An eigenvector of the transition matrix is a function . Throughout this section, we will view any function as an -dimensional vector with value at position . As such, even writing down such a vector corresponding to an eigenvector is not possible in polynomial time. Instead, our goal is to show that whenever a suitable collection of basis functions exists, the eigenvectors have a simple representation in terms of these basis functions and powers of the transition matrix applied to them, as long as the underlying Markov chain satisfies certain conditions. The condition we require is that the spectrum of the transition matrix be discrete, i.e. eigenvalues show sharp drops. Between these drops, the eigenvalues may be quite close to each other, and in fact even equal. Figure 1 shows the spectrum of the transition matrix of the Ising model on a cycle of nodes for various values of , the inverse temperature parameter. The case when corresponds to the uniform distribution on . One notices that the spectrum is discrete for small values of (high-temperature regime).
Next, we formally define the requirements of a discrete spectrum.
Definition 1 (Discrete Spectrum).
Let be the transition matrix of a Markov chain and let be the eigenvalues of in non-increasing order. We say that has an -discrete spectrum, if there exists a sequence such that the following are true
Between and , there is a non-trivial gap, i.e. for ,
Let , we refer to as the block (of eigenvalues and eigenvectors). Then the size of each block,
The eigenvalue is not too small (with respect to the gap at the end of each block),
In general, the parameter will depend on and we require that in order to separate eigenvectors from the various blocks. One would expect to have dependence on both and and to have some dependence on . As an example, we note that the spectrum corresponding to the Markov chain discussed in Section 4.1 is indeed discrete with the following parameters: can be any integer, , and .
In order to extract eigenvectors of , we start with a collection of functions which have significant Fourier mass on the top eigenvectors. For an eigenvector , it’s Fourier coefficient in any function is simply . Condition 2 in Definition 2 implicitly requires that the inner product be large for with a large eigenvalue for some in the set. In addition, since eigenvalues corresponding to different eigenvectors may be equal or close together, we require a set of functions where the matrix corresponding to the Fourier coefficients of such eigenvectors is well-conditioned. Formally, we define the notion of a useful basis of functions with respect to a transition matrix which has an -discrete spectrum.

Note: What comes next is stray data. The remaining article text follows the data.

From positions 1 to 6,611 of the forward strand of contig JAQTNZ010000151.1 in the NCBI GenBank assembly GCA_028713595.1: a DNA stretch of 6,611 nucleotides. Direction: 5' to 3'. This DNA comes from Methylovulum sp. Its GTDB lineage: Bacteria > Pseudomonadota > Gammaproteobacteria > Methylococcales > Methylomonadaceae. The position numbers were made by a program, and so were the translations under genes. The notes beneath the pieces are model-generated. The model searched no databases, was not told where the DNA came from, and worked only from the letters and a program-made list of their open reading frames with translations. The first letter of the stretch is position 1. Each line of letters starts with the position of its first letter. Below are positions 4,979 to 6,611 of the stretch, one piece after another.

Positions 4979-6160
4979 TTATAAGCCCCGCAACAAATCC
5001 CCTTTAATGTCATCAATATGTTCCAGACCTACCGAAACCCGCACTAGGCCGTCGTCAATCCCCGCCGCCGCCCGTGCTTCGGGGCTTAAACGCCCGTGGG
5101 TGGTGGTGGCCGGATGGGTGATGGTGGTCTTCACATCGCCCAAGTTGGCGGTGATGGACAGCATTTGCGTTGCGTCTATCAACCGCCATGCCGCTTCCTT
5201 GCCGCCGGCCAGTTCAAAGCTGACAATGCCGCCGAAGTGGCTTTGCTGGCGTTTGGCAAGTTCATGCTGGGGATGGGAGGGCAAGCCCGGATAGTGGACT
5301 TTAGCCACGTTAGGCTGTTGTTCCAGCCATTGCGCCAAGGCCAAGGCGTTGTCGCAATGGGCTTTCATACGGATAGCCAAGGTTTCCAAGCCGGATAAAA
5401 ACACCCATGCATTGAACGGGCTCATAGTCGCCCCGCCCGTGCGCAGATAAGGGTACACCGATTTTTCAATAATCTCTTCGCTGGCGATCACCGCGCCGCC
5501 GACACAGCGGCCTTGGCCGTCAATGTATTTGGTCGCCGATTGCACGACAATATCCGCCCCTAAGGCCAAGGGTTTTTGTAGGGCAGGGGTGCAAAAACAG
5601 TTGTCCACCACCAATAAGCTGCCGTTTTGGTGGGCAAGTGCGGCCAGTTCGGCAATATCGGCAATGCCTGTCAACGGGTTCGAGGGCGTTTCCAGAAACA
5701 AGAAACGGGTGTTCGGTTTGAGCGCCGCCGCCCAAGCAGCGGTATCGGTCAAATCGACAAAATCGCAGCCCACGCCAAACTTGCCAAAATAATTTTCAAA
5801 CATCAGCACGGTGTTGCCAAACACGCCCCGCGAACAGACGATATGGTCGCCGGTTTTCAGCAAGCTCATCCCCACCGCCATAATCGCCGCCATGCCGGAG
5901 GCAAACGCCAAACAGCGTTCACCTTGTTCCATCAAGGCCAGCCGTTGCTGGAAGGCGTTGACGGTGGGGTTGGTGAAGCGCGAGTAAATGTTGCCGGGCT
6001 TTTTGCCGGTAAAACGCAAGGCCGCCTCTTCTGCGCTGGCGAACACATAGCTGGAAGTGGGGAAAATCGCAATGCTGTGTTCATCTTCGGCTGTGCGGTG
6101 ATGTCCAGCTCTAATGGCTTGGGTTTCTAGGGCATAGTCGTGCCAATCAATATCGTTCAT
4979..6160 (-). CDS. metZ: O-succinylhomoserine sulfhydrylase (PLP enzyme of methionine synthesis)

Definition 2 (Useful Basis).
Let be a collection of functions from . We say that is -useful for an -discrete if the following hold:
For every ,
Let , then for any , if (the size of the block), there exist functions , such that the matrix defined by , where and
, has smallest singular value at least. Alternatively, the operator norm of , is at most .
The parameter will have dependence on —a polynomial dependence on would result in efficient algorithms. In general, it is not known which Markov chains admit a useful basis that has a succinct representation. In the case of the uniform distribution, clearly the collection of parity functions already is such a useful basis. However, we observe that there are other useful bases as well. For example if for some , one wished to extract all eigenvectors with eigenvalues at least (parities of size at most ), one can start with the collection of functions that is disjunctions (or conjunctions) on at most variables. Note that in this case, there is no contribution from eigenvectors with low eigenvalues (i.e. noise) in the basis functions. However, one would not expect to find such a useful basis without any contributions from eigenvectors with low eigenvalues when the stationary distribution is not product.
We now show how functions from a useful basis for a transition matrix with a discrete spectrum can be used to extract eigenvectors. First by applying powers of to some function , the contributions of eigenvectors in different blocks can be separated. However, to separate eigenvectors within a block we require an incoherence condition among the various s (which is the second condition in Definition 2). We first show that the eigenvectors can be approximately represented in the following form:
where indexes the functions in .
Let be a transition matrix with an discrete spectrum and let be an -useful basis for . Then for any , there exists and such that every eigenvector with can be expressed as: